How to report on vulnerable communities through the environment? The answer is with data.

“Understanding environmental science and reporting it properly is challenging. And working with environmental data, especially when it comes to satellite imagery, can be really technically challenging and an impediment to most journalists,” said Michael Krisch, deputy director of the Brown Institute for Media Innovation at Columbia and Stanford Universities.

That is why Krisch has developed “Grades of Heat.” The project, supported by the Brown Institute, explores the relationship between Home Owners’ Loan Corporation grades –assigned to neighborhoods by the Home Owners’ Loan Corporation back in the 1930s as part of The New Deal– and environmental conditions such as temperature and vegetation.

These grades categorized neighborhoods on a scale from A to D. This classification not only assessed lending risks but also had a lasting impact on perceptions and policy decisions, heavily influenced by the racial composition of these areas.

Grades of Heat Platform

“Part of the focus here is taking a phenomenon that we know well: that redlining had a dramatic impact on various factors of life for communities, whether it’s wealth, whether it’s access to education. But less has been researched and written on the biophysical impacts of redlining. Redlining isn’t necessarily the reason that it’s hotter in redlined areas than outside redlined areas, like neighboring communities, but it’s certainly a contributor to that,” Krish said.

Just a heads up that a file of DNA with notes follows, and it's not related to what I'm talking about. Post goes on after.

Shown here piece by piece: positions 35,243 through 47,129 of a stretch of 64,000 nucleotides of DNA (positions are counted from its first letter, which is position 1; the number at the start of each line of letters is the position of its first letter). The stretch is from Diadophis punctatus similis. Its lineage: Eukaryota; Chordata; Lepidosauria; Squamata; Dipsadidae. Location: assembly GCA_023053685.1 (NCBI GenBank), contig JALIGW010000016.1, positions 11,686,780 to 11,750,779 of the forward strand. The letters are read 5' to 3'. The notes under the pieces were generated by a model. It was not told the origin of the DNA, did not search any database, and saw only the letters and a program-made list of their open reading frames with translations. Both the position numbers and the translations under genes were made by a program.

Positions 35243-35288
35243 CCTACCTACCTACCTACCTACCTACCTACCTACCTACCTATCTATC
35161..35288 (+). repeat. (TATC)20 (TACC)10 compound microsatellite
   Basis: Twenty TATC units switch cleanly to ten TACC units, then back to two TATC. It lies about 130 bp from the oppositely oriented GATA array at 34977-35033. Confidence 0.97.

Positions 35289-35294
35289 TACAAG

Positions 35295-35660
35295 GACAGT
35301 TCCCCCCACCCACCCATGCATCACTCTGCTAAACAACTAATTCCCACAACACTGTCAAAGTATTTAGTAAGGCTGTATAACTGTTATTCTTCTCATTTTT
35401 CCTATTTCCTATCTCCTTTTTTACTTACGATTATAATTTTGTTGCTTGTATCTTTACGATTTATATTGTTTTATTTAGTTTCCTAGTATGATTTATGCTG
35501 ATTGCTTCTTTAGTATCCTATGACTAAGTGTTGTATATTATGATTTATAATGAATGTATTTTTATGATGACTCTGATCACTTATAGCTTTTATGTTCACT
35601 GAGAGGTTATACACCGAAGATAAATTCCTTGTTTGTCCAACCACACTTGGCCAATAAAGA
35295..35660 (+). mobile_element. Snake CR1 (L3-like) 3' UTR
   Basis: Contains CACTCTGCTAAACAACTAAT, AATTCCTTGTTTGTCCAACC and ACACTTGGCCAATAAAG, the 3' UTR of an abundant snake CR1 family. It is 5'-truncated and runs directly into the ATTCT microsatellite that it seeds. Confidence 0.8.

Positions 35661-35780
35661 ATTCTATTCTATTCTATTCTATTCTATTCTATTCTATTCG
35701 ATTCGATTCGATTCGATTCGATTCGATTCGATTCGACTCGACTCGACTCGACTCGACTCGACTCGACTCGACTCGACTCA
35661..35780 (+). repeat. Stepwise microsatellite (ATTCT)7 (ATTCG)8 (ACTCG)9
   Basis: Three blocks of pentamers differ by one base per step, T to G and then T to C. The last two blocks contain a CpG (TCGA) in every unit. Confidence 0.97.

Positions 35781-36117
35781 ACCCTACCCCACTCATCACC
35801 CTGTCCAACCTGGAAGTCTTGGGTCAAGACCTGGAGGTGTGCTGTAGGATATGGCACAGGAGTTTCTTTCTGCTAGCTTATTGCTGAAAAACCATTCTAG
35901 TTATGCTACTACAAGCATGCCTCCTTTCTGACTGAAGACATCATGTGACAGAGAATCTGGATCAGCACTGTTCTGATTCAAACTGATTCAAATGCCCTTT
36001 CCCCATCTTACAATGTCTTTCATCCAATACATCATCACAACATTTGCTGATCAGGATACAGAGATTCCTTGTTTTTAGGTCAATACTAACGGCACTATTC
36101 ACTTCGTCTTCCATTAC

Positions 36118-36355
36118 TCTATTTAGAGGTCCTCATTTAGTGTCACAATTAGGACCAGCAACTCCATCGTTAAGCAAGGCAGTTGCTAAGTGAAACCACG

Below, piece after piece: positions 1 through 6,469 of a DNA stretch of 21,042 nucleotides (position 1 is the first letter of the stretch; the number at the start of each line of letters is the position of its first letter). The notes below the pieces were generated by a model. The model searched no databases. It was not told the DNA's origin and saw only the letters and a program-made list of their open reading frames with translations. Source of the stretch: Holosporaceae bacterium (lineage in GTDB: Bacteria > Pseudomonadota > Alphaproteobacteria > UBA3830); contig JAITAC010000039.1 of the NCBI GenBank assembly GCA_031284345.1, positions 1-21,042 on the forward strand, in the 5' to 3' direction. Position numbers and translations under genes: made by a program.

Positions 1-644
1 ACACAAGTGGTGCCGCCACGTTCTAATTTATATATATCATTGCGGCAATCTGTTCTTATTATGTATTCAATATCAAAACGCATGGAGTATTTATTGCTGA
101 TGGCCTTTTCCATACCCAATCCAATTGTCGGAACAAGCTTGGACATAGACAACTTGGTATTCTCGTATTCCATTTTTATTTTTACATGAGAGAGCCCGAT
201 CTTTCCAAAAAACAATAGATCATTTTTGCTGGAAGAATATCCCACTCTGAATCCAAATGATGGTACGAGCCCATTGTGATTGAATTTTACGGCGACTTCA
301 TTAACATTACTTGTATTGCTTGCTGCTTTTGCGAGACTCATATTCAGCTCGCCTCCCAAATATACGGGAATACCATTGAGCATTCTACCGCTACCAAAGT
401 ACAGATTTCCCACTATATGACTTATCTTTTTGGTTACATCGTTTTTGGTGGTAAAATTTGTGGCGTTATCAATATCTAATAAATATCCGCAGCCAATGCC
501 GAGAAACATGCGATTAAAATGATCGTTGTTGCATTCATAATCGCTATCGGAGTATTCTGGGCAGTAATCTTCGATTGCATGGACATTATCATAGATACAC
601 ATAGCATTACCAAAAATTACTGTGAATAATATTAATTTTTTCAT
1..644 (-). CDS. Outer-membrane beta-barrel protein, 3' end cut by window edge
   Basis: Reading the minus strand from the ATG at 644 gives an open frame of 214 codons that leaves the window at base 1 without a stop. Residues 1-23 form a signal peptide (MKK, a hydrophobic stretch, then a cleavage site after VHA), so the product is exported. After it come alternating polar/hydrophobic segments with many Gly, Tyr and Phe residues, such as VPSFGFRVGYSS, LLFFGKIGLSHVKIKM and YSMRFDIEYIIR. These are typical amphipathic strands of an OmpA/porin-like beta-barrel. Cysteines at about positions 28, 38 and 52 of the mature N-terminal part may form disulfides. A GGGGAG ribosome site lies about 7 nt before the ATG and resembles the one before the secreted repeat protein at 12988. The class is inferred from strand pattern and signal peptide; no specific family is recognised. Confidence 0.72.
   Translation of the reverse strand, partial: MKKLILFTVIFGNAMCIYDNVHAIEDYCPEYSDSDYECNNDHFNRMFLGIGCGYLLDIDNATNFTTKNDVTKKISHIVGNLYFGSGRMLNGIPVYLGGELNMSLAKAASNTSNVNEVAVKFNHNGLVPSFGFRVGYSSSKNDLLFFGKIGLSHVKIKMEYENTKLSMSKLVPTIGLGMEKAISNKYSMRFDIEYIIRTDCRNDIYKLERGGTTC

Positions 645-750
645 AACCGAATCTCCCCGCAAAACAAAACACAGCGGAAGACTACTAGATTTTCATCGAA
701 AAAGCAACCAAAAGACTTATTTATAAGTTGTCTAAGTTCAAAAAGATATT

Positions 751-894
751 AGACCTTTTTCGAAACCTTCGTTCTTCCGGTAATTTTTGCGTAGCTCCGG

“Grades of Heat” is an interactive platform for journalists and researchers to explore the connection between historical redlining, temperature and vegetation at a city level. The data, which have been cleaned, processed and standardized, also are available to download.

Local reporters can use the interactive tool to explore the relationship between historical redlining and high temperatures in their communities. “I have tried to pre-process everything so that [reporters] can at least grab the temperature differentials,” said Krisch. “The table is readily available and also will help journalists to notice the difference in vegetation from city to city.”

The platform offers an easy-to-use map function: upon identifying a city, the legend offers a comprehensive summary of data linked to that city, Krisch said.

Krisch’s goal is for “Grades of Heat” to serve as a launchpad for reporters to find potential story ideas.

Salt City

“The most interesting is all of the other factors that are contributing to these heat islands that aren’t necessarily directly visible in the images,” Krisch said. “But as soon as you start investigating a city it becomes immediately clear what’s happening. In Salt Lake City, for example, on the west side, you have huge amounts of mining industry.”

This industrial activity could explain why “the west side of Salt Lake City is hotter and it has way worse air quality,” Krisch said. “Those drivers are what has surfaced as being a really interesting opportunity to explore. I think that holds true from city to city. There’s a reason that it’s hotter in these communities, and I think one thing that’s helpful with this tool is it points you in the direction of where those drivers might be, whether it’s factories or mines or refineries, plants, whatever it is.”

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